The process for designing and making a notebook can be a little long, and the spatial and mathematical concepts embedded are a little abstract. In order for students to have some foundational experience with both the graphing concepts and practices of sewing, we developed a warm-up activity. Actually, we designed four warm-up activities! In the four times we’ve introduced this to a new group of students or facilitators, we’ve made changes to the warm-up activity, adjusting for things we noticed in the previous workshops. In all iterations, the prompt was based on the principles that are present in the traditions of bookbinding, and which incidentally make them a “Euler path.” They are that the design should be one, continuous graph* (a combination of points connected by lines) that can be stitched with one piece of string without doubling any lines and so that the design is identical on the front and the back of the paper.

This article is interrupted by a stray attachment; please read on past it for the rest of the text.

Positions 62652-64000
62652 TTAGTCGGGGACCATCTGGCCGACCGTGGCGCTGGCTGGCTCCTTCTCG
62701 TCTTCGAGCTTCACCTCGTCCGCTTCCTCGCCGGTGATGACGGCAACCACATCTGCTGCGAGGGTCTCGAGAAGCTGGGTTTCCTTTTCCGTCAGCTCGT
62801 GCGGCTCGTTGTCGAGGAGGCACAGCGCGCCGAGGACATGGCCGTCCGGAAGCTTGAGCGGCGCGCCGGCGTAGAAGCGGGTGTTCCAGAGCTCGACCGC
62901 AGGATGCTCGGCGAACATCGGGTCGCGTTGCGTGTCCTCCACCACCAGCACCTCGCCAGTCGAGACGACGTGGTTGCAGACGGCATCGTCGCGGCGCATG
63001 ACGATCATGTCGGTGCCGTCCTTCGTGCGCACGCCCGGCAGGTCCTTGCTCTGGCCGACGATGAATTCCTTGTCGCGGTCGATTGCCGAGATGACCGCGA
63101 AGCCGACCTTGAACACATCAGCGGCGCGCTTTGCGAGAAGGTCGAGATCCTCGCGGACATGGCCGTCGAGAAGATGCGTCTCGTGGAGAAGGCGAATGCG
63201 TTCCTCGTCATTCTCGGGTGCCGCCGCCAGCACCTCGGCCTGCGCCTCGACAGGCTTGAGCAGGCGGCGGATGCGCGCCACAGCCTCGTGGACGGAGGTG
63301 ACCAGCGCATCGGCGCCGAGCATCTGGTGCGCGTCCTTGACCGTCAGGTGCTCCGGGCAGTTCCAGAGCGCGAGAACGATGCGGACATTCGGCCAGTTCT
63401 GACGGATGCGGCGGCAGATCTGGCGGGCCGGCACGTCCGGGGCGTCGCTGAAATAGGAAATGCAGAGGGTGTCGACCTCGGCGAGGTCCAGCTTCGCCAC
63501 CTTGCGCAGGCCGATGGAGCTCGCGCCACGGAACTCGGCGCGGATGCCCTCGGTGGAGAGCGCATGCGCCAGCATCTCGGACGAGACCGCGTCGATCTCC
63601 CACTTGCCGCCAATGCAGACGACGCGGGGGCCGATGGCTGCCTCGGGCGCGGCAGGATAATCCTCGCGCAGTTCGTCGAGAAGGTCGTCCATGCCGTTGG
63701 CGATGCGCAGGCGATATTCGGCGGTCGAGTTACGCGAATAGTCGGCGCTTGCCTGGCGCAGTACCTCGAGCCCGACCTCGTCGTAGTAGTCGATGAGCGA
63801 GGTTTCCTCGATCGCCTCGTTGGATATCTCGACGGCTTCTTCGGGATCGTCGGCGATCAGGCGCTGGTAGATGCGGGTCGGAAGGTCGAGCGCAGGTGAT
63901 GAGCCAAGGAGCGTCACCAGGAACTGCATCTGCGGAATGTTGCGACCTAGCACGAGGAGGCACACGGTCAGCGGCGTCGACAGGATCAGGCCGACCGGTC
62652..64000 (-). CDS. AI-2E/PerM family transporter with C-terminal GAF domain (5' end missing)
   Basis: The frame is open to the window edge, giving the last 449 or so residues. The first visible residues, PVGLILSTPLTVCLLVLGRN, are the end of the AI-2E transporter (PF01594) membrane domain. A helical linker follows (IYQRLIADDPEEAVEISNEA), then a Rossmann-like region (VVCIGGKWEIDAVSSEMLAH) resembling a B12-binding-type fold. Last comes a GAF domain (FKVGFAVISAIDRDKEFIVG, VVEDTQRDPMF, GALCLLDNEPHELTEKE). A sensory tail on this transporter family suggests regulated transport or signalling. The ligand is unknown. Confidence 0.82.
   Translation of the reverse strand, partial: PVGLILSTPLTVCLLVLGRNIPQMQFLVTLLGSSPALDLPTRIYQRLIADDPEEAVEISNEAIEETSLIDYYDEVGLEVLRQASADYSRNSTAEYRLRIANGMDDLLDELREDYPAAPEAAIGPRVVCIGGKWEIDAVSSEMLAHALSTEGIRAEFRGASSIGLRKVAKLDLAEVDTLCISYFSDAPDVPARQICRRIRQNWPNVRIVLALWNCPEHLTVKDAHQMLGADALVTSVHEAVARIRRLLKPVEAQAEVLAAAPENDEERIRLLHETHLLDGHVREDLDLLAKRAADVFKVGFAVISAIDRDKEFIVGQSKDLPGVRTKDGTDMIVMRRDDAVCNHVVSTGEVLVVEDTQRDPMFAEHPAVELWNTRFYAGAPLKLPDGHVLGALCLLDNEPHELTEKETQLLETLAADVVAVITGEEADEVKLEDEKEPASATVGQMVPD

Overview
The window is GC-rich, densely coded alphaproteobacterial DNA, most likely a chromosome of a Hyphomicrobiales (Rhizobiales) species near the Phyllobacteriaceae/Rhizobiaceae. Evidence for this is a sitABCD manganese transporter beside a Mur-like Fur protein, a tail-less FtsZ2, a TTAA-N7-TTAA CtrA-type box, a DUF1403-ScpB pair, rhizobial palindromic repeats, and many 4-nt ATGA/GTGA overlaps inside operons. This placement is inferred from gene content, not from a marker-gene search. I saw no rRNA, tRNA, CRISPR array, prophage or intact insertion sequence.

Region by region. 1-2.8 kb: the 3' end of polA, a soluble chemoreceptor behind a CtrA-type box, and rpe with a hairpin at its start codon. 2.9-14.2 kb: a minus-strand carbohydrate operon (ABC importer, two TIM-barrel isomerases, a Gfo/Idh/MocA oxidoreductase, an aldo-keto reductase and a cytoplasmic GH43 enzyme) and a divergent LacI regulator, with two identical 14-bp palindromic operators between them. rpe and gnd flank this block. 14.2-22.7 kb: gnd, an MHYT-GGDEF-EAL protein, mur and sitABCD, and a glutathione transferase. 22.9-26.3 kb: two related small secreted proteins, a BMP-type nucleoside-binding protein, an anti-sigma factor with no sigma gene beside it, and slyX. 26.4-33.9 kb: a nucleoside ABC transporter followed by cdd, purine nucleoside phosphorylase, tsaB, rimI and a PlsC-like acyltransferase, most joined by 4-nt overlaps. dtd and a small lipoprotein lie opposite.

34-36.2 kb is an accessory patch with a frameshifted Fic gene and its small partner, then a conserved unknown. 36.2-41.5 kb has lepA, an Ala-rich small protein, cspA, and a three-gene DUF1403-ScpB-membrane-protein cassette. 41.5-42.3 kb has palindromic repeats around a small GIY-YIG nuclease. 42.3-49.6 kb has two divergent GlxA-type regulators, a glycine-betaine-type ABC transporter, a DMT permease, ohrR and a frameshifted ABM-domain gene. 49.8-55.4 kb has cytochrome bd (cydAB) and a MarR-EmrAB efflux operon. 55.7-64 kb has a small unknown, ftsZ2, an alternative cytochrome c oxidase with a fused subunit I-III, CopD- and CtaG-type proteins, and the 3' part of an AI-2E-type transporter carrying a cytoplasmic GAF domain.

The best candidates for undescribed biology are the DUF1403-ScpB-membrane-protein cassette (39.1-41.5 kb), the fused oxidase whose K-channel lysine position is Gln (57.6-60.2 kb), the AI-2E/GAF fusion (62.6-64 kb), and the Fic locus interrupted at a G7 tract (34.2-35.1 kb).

Natalie: These groups of points connected by lines are called graphs as in “graph theory.” Oddly this use of the word graph is, as far as I can tell, completely unrelated to graphs of functions (eg. plotting X and Y on a grid). Graphs show up in all kinds of places, but a few examples are that you can use them in a more abstract way to model social networks (people connected by relationships) or transit networks (such as train stations connected by routes).